Editor’s Note: RK Shanmugam, veteran script and dialogue writer, passed away on Tuesday. Silverscreen did an interview with him in 2014 where he talked about working in some iconic Tamil films. Excerpts of the interview:
Some films entertain. Some preach. Some pass without leaving a trace. But there are others to which we lose our hearts – movies that remind us of our past, movies that have become a part of our lives. In Flashback, we relive a few such classics by talking to artistes of the old.
June 22, 2014 was the 101st day for MGR’s Aayirathil Oruvan; the movie had been digitally restored and released on March 14. Albert Theatre ran a full-house. The audience whistled and clapped. Chants of ‘deivame’ could be heard over and over again.
Not a soul would have believed that the movie was actually released 49 years ago.
Die-hard fans of MGR basked in the moment. Every dialogue from their idol was met with applause. Some danced to Adho Andha Paravai Pola. Some screamed ‘once more’ after those trademark one-liners.
RK Shanmugam, the writer of those memorable dialogues wanted to be a part of the event; relive memories of working on the iconic film. But his health played spoilt-sport, and his daughter went to the show. With tears rolling down her cheeks, she made mental notes of the celebration.
“Indha kaalathula punch dialogue-nu solraanga. Appo paarunga, padam fulla punch thaan,” she had heard the audience talk amongst themselves.
RK Shanmugam smiled, hearing his daughter recount her experience. He always knew Aayirathil Oruvan was timeless.
MGR had told him long, long ago: “Indha padam saga varam petradhu.”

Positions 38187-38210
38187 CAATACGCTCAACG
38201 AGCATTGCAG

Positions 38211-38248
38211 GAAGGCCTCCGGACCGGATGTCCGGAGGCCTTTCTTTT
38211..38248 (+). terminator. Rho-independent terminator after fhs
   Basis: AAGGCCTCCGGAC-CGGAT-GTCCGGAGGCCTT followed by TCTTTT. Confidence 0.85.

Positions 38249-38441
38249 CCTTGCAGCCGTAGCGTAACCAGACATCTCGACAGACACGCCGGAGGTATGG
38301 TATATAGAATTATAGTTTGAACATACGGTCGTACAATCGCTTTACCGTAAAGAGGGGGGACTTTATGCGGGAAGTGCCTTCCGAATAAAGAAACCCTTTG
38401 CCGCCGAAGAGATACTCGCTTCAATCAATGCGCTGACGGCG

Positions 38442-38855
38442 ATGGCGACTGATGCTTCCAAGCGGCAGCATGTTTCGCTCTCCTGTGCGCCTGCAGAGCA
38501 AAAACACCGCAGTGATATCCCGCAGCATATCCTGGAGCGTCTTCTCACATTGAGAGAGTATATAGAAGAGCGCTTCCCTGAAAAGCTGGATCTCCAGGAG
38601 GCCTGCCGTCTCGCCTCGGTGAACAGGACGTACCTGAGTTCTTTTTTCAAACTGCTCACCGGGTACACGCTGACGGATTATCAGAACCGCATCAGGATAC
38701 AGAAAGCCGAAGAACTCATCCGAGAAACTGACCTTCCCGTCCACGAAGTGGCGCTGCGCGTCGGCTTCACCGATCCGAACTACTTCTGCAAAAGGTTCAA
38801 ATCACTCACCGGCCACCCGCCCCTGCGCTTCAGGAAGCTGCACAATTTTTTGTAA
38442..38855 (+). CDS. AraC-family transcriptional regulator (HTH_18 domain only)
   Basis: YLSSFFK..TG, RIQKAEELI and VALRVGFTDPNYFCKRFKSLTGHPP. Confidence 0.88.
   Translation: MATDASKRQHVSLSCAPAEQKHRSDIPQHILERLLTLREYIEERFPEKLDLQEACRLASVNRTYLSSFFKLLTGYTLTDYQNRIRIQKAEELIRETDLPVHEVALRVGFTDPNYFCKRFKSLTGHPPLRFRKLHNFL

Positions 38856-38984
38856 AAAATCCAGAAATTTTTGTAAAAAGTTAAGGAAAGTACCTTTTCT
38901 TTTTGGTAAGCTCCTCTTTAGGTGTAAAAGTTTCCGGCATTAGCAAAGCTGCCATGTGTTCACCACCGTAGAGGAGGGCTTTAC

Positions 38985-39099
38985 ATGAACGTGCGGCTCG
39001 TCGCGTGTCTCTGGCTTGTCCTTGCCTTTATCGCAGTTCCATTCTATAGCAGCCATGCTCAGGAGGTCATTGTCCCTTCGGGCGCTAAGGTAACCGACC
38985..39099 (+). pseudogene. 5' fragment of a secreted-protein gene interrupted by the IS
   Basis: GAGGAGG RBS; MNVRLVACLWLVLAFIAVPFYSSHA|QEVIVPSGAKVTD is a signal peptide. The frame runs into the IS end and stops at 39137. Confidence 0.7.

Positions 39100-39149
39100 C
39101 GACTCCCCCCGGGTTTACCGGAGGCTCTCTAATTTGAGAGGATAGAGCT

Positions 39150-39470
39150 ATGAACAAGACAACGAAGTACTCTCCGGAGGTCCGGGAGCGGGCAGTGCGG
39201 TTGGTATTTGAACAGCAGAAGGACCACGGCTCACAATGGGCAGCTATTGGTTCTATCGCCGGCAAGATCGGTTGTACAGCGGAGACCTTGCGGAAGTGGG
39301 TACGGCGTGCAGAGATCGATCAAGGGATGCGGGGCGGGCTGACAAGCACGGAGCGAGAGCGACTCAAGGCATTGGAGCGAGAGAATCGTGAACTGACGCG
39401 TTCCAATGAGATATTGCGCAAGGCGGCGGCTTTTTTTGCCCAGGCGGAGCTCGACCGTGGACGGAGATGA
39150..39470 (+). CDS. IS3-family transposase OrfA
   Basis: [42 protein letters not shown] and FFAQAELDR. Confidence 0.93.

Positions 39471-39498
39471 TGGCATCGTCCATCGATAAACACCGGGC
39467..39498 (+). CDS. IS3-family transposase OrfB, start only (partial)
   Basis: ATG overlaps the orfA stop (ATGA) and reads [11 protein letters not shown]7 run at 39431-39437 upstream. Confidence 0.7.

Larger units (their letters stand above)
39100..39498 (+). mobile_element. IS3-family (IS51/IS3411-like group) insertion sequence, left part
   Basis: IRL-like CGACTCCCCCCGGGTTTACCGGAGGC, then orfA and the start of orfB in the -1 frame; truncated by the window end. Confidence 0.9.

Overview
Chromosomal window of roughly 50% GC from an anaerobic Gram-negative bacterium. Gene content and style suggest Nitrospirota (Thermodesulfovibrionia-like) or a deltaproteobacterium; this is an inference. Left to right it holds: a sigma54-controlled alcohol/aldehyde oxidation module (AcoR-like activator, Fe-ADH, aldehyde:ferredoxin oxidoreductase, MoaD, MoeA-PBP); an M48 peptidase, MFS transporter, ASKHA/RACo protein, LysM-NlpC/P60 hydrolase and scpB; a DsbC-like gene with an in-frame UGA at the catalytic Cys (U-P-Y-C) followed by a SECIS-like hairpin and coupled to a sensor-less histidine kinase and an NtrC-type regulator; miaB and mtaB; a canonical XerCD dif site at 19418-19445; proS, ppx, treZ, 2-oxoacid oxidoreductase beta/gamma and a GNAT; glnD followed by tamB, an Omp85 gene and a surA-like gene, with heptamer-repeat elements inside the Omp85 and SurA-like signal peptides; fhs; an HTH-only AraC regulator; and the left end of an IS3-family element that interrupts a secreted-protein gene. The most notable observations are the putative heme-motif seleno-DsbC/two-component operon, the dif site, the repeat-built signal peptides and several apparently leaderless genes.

We meet RK Shanmugam at his modest house in Royappetah. He welcomes us with a measured smile, and leads us to his study – a table laden with pictures of him with MGR and Jayalalithaa. He sinks into a chair behind it.
Every wall in RK Shanmugam’s home has photos of him and MGR together.
RK Shanmugam is now 84.
We thank him for agreeing to meet us.
“I’m relaxing and resting all the time,” he says reassuringly, “And, I can never say no to discuss Aayirathil Oruvan.”
Shanmugam’s career began with Aayirathil Oruvan. He had earlier worked as an assistant director to director-producer-actor BR Panthulu. Shanmugam still fondly calls him ‘muthalali’. “I worked on 15 films as an AD – a lot with Sivaji Ganesan. We made movies like Karnan, Kappalotiya Thamizhan and Veerapandiya Kattabomman. One day, out of the blue, Banthulu got hold of an action script (Aayirathil Oruvan), and we knew only MGR could do justice to the role,” he remembers.
Despite having worked with Sivaji Ganesan on back-to-back films, Shanmugam recalls that Banthulu wanted to make a movie with MGR. His decision, though, shook Sivaji, for the two actors were silently competing with each other then. Sivaji rushed to Banthulu’s office for clarification, but the producer was not ready to face him. He locked himself up in a room, and requested Shanmugam to tell the actor that he’d gone to Bangalore. “Banthulu didn’t want a conflict with Sivaji. When he came to office, Sivaji was in tears. He wanted to know why Banthulu wanted to do the film with MGR. I couldn’t say anything. He left half-heartedly,” explains Shanmugam, “Muthalali was unhappy with Sivaji since he hadn’t given enough dates to dub for his other films.”
Before the cast and crew could be finalised, Banthulu and Shanmugam discussed the story of Aayirathil Oruvan for two months, and “treated” the screenplay for another three months.